The development of a library framework for cultural proficiencies in racial equity, initiated in 2019 with partners in the Association of College and Research Libraries (ACRL) and the Association of Research Libraries (ARL), will be a foundational resource for the field.

The framework will help public and academic libraries build inclusive cultures, within libraries and their broader communities, through guidelines on the development and implementation of organizational policies and professional practices that support diverse libraries with a diverse workforce.

Equity Starts With Us
By mid-2018, task force members knew they needed to be on the ground helping PLA members move forward. Inspired by their June 2017 training with Mia Henry, they envisioned convening members regionally to help them explore:

  • how power and privilege operate interpersonally and institutionally;
  • how oppression shows up in their communities and libraries; and
  • how they can put equity into practice by developing regional connections and creating local action plans.

Next, the PLA regional training series “Social Justice and Public Libraries: Equity Starts with Us” was born. IN 2019, nearly 350 public library staff participated in the Equity Starts with Us events, which were generously hosted by the Denver Public Library, Charleston County (SC) Public Library, Chicago Public Library, and Toledo Lucas County (OH) Public Library. Attendees explored their own identities through the Power Flower[1] exercise and considered how oppression manifests through exploitation, marginalization, powerlessness, cultural imperialism/dominance, and violence. Small group sessions brought discussions to the library level, focusing on core library program and service areas such as community engagement, staffing and hiring, collections, environment and space, and policies and practices. Attendees left energized and ready to take their next steps, whether those were “normalizing” EDISJ in their library by creating a sense of priority and starting with shared definitions; “organizing” their colleagues by building internal infrastructure and establishing partnerships; or “operationalizing” efforts by using the racial equity tools to develop strategies and drive results in their communities. By nearly doubling the number of events being held in 2020, PLA will start to drive systemic change in public libraries throughout the country.

The task force’s work is contributing to an increased EDISJ orientation throughout PLA as evidenced by the following:

  • The biennial PLA Conference is the shining star of PLA’s work, and its orientation to EDISJ issues is growing. For 2020 the task force helped revise the PLA proposal process to seek more diversity in speakers and topics. With regard to Nashville as the conference site, PLA recognized that some Tennessee laws do not align with PLA’s commitment to EDISJ or the core values of librarianship. (No meeting sites are immune from political actions or legislation contrary to PLA’s values). The PLA Board and EDISJ Task Force decided to use our presence to educate and inspire action. We are working together to develop “Day in the Community” immersion activities, and to highlight Nashville’s rich history of community inclusion and the network of local organizations working toward equity.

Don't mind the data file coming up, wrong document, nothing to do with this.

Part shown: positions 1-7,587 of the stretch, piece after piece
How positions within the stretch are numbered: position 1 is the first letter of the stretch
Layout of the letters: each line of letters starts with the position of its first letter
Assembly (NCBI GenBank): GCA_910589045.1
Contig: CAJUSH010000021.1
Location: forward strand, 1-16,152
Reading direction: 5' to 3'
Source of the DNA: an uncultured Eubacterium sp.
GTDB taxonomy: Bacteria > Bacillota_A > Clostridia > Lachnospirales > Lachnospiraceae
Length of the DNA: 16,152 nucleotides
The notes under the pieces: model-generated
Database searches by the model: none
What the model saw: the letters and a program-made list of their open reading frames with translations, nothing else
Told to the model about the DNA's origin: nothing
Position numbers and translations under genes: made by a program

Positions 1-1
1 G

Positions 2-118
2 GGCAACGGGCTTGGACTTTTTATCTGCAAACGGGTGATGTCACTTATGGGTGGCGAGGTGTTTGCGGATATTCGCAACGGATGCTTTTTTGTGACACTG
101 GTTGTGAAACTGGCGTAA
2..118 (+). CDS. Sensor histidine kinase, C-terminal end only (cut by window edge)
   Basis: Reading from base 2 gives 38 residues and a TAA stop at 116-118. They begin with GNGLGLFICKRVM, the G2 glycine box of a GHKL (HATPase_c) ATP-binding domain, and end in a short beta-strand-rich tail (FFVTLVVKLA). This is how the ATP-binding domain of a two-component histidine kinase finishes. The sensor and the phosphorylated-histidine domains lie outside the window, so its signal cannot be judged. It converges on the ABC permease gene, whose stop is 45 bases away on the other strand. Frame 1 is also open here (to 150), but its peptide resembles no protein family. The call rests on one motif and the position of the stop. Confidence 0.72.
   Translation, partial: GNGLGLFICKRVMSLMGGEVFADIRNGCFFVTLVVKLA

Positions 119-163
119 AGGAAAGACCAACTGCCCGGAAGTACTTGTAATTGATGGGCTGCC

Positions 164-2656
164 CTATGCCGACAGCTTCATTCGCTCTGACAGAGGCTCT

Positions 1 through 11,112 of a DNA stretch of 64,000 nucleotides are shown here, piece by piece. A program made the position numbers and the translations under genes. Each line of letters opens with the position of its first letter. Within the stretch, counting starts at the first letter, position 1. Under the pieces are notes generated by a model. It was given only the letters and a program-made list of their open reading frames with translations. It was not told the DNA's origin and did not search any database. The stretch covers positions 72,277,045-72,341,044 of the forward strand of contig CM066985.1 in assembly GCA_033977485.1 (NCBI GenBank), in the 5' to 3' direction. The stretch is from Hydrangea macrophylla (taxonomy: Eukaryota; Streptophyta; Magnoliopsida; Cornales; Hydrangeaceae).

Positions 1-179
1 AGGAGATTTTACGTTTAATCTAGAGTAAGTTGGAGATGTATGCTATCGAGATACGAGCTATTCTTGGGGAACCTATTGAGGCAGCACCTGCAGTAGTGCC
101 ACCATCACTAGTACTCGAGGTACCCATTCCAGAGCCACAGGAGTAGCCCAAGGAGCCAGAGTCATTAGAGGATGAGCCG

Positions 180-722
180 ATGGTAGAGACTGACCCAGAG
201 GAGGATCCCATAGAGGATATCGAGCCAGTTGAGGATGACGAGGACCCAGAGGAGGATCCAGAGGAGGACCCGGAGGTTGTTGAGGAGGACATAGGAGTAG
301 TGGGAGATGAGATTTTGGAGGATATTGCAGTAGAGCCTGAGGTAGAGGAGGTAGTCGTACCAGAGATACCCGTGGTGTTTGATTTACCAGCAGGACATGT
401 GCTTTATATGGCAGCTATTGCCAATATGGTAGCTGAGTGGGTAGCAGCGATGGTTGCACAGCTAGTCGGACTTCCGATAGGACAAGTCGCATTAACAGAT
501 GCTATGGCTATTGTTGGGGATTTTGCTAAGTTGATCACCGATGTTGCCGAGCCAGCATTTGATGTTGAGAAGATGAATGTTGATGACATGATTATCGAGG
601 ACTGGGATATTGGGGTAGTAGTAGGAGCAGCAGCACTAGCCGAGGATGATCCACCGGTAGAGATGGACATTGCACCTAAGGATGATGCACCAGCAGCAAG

• Educational programs, in addition to the Equity Starts with Us events and PLA National Conference, are also promoting EDISJ. For instance, a packed session of 100 librarians participated in the “Implicit Bias, Health Disparities and Health Literacy: Intersections in Health Equity” preconference at the 2019 ALA Midwinter Meeting. Health literacy is a proven, effective tool in addressing health disparities for vulnerable communities. This preconference and accompanying Public Libraries article (September/October 2019 issue) encouraged libraries to address health inequities by promoting health literacy; creating new community partnerships and inclusive health programming; and proactively reaching out to those in the community who may receive disparate treatment.
  • Many other PLA initiatives inspire PLA members to implement EDISJ principles and help libraries create full and equal participation in their communities. These include PLA’s programs to increase digital skills and broadband access for community members through DigitalLearn.org; our work with library social workers, and to promote enrollment in Affordable Care Act insurance plans; and our efforts to increase public awareness and library participation in the 2020 Census. Finally, PLA’s Inclusive Internship Initiative is introducing students from diverse backgrounds to librarianship as a viable, rewarding, and meaningful career path.

Be sure to check back here for updates in this new column as we seek to lead the library field in fighting oppression and creating solidarity. We encourage PLA members to participate and share their successes and challenges as we move forward.

1. The Flower Power exercise is a tool used for looking at who we are in relationship to those who wield power in society. The outer circle of petals (which a group usually fills in together) are used to describe the dominant social identity. The inner petals (which workshop participants fill by themselves or in pairs) describe the social identity of the individual. In Rick Arnold et al., “Educating for a Change” (Toronto: Doris Marshall Institute, 1991): 23.

Equity, Diversity, Inclusion and Social Justice Resources

The Government Alliance on Race and Equity (GARE)

The following goals and objectives were approved in the PLA Strategic Plan in June 2018.
Goal: Equity, Diversity, Inclusion, and Social Justice. PLA advocates for equity, diversity, inclusion, and social justice (EDISJ) in order to enable every member, library, and community group to fully and equally participate in a society mutually shaped to meet their needs.

  • Objective 1: Reflect EDISJ principles in association leadership, staffing, values, mission/vision, strategies, and operations.
  • Objective 2: Equip members with tools, mentoring/coaching, learning opportunities, and other resources to advocate and apply EDISJ principles in their libraries and communities.
  • Objective 3: Identify measurable impacts, including professional competencies, that demonstrate progress in key EDISJ areas.

To develop a strategic and coordinated approach for PLA related to issues of equity, diversity, and inclusion.

The task force will explore methods and consider resources to be developed that will allow PLA to take a multifaceted approach. This may include recommending how EDI content is integrated into PLA programs; elevating successful libraries as models to generate and share best practices; identifying ways PLA might influence equity and inclusion within public libraries; and helping library serve diverse communities and staff.